When To Use Sand Wedge: Find Your Consistency

The best golfers around are able to utilize the numerous wedges in their bag.

If you are someone looking to improve and take your game to the next level or simply just play more consistently, becoming very good with your sand wedge is important.

In my journey with golf, as a junior golfer, I quickly mastered the wedge game.  If you left me off the side of the green, I wasn’t just trying to get it close, I was trying to chip the ball in.  The expectations were high, I practiced a ton and the results were pretty impressive.

Many golfers are seeking consistency, the number one way to consistent golf is hitting wedges close and chipping the ball great! While we may never be able to strike the ball perfect everyday, being able to chip brings about score consistency and saves frustration on the golf course!

Most sand wedges will range in loft between 54 and 56 degrees.  I would call the 52 degree a gap wedge and anything 58 or higher a lob wedge.

It is often said that 65% of the shots in golf occur within 100 yards.  The quickest way to lower your score and shoot respectable scores is to improve with your wedge game.  So let’s go ahead and dive into the topic of the sand wedge and when to use the sand wedge in golf.

When To Use Sand Wedge?

There are five general situations when a golfer will utilize a sand wedge in golf.  These include the full swing, the less than full swing, the pitch shot, the chip shot and the sand shot.

Let’s look at every situation and talk about why it is used from this distance and some quick tips on how to get good at the specific shot.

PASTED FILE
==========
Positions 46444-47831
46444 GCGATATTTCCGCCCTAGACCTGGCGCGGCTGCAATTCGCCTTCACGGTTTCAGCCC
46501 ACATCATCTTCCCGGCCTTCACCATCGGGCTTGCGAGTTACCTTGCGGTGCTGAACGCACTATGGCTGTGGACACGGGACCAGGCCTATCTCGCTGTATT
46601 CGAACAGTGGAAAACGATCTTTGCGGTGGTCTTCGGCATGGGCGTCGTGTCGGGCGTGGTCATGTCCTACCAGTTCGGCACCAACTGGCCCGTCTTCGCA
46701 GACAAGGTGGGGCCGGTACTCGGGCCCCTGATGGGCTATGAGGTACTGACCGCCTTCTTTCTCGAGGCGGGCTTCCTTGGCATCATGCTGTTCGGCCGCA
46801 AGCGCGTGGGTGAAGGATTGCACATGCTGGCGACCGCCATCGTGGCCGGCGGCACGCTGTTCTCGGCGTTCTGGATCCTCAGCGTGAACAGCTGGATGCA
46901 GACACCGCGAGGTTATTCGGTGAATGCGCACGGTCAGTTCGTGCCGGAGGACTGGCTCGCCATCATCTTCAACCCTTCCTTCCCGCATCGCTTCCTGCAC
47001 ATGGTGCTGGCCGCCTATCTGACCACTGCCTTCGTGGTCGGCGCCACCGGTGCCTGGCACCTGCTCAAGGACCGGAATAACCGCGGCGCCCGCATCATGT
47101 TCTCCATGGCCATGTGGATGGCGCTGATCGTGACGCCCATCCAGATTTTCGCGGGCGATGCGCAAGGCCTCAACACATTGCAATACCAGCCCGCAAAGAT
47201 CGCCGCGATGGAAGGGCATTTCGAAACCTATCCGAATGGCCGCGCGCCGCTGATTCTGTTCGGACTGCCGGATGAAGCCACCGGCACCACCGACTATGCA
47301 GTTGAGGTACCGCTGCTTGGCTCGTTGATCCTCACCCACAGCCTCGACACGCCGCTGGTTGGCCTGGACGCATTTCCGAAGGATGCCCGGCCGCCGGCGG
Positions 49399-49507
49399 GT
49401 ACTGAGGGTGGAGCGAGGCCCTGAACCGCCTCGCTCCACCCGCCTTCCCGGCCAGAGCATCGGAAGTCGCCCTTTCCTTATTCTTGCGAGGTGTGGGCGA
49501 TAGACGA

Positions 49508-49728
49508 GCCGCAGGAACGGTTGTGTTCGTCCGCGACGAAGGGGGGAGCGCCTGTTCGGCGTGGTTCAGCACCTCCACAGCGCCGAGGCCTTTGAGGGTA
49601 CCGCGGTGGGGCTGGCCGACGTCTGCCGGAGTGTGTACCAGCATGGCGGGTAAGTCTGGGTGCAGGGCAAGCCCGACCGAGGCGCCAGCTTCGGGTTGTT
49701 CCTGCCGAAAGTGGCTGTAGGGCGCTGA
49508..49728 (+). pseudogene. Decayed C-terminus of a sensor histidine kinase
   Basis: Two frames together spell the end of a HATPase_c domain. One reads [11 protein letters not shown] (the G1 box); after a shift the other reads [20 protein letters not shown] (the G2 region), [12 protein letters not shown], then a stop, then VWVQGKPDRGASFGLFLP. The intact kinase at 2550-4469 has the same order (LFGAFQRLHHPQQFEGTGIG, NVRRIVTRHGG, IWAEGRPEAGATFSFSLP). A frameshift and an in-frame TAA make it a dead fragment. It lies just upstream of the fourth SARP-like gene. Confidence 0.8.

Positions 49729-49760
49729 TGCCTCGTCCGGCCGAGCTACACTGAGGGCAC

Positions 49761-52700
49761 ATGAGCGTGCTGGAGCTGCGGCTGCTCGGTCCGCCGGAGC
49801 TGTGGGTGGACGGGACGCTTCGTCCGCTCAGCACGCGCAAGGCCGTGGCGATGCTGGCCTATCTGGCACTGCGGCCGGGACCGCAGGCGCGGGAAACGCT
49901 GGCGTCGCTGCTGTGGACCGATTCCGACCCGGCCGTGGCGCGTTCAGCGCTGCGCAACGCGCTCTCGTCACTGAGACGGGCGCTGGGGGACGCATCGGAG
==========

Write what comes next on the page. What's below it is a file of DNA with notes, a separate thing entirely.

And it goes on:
If you can hit your pitch and chip shots within a 3 foot circle at least 50% of the time, your score will improve dramatically!

When To Use the Sand Wedge: The Full Shot

Every golfer will have a distance that they carry their sand wedge.  For me, this distance is 105 yards with a full swing.  Now I could hit it further, but with a simple, well balanced swing with a sand wedge, I can expect the ball to fly 105 yards.

So when I am faced with a 102-107 yard approach shot, the sand wedge is my go to club.  I play the ball slightly back of center in my stance and make a smooth swing.  The ball will often fly a medium height and stop pretty quick.

The goal for all of your clubs is to know the distance that each club will swing with a full swing.  Creating a chart will be highly beneficial to ensure you don’t have any gaps in your yardages and to help you manage your game.

I would highly recommend that all golfers create a chart like the one below:
ClubCarry Distance (100%)90%80%
2 Utility Iron210
4 iron190
5 iron181
6 iron171
7 iron163
8 iron153
9 iron143
P Club130123115
Pitching Wedge118110102
SW Club1059791
LW Club908274

The best way to create a chart like the one above is with a portable launch monitor.  I would highly recommend the SkyTrak, but there are some quality options in today’s golf market.  They are worth checking out and seeing if they might help improve your game!

There are two different ways to create this chart:
  • Use a SkyTrak or similar launch monitor to measure your distances.
  • Use the old fashion way of marking a spot out on the range and hitting enough shots to create a calculation.
With my SkyTrak Launch Monitor I complete the following process:
  • Hit 10 shots with each club at 100%
  • Hit 10 shots with each club at 90%
  • Hit 10 shots with each club at 80%
  • Remove the shortest and longest distance and average the other 8 shots.
  • Create the chart that looks like the one above

You now have an average and can create your own chart!  There are some affordable launch monitors on the market.  They may be more affordable than you realize.  Check them out here.